As anyone who; lives in Melbourne/reads a blog set in Melbourne/has been watching the Australian Open etc etc etc knows, Melbourne had a heatwave last week. For the first time ever temperatures were over 41 for 4 days in succession. Now in world heat wave terms this is probably not particularly remarkable but for us it was worth talking about, and talking about, and talking about. Melbournians do like to talk about the weather and none more so than us gardeners. So here is my wrap up of the week:
Firstly the crops that clearly didn’t cope with the heat:
The celery struggled. The plant on the left subsequently died as did all the other celery plant I had around the garden. I would be interested to know if anyone had celery survive the heatwave – it may be my variety that is particularly heat averse.
Whilst the runner beans aren’t dead they are looking pretty sad and scorched. I did notice some happier new growth when I inspected yesterday so hopefully they will recover. The wall they are growing on gets afternoon sun so is probably the hottest part of the garden.
I have lots of parsley scattered around the garden. The most exposed plant was the worst affected. Which suggests to me that it is not really the heat per se that impacts on the plants but the combination of direct sun damage and the amount of moisture lost from the soil on hot days.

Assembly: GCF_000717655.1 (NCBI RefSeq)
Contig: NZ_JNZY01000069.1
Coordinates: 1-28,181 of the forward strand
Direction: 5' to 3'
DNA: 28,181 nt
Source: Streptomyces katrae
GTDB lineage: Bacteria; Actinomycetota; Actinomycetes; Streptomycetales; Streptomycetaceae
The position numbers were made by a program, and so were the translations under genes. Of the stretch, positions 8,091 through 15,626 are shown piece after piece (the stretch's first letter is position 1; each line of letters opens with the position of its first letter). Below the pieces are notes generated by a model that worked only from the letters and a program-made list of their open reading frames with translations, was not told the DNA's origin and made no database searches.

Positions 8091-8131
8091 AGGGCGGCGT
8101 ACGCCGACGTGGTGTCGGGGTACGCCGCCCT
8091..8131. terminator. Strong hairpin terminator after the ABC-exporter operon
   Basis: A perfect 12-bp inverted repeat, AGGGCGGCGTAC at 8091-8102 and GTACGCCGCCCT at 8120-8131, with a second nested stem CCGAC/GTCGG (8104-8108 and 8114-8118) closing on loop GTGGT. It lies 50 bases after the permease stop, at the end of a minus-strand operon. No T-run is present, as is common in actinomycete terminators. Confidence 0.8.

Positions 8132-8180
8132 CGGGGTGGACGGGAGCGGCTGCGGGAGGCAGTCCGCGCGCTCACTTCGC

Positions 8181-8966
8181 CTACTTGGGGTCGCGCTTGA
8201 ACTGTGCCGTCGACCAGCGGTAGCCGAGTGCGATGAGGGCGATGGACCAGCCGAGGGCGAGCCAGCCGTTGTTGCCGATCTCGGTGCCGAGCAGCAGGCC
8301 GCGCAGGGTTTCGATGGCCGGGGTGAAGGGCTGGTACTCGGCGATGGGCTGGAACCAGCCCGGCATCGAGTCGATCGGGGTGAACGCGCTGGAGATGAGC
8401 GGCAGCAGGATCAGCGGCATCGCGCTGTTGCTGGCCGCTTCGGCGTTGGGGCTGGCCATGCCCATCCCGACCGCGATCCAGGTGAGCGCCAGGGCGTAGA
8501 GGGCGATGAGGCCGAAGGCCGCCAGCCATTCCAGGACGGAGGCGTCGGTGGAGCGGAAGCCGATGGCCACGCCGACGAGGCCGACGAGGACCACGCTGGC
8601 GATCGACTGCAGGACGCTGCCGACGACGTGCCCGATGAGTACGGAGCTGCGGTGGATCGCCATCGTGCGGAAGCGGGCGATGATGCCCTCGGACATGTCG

Direct sun damage is clearly responsible for this sunburn on my Yugoslav tomatoes:
The plants with the least damaged were, unsurprisingly, the ones that were mulched the most heavily. The mulch was great at both keeping moisture in the soil but also keeping the soil comparatively cool. I don’t think I mulch my veg enough in general and this is perhaps my biggest learning from the heatwave.
The heat didn’t just bring damage, in some cases in also brought growth. The eggplants looked happy with the arrival of summer. Some of the chillies started to ripen and perhaps most remarkably the red cabbages hearted up nicely:
Other plants just went about their business as if nothing remarkable was happening. I have finger limes developing nicely on the tree (although I did have many more flowers than I now have set fruit) and the first of the Ebisu pumpkins has set nicely on the vine.
But those are both crops that do well in warm climates. The things I was most surprised by were my kale, cucumber, mint and other climbing beans. No sign of distress whatsoever:
All of these plants are shaded by my neighbours eucalypts from about 2pm onwards. Whilst this shade seems to reduce flowering levels, and resultingly cropping levels, it did give the plants valuable protection during the heat wave so perhaps I’ll have to stop whinging about them for a while.
The weather has now returned to more liveable temperatures (in the 20s and 30s) and there aren’t any days over 40 on the horizon. I am grateful for this and also that all my chooks made it through. For a commentary of events that goes beyond scorched vegetables check out what Foodnstuff wrote about the heat wave.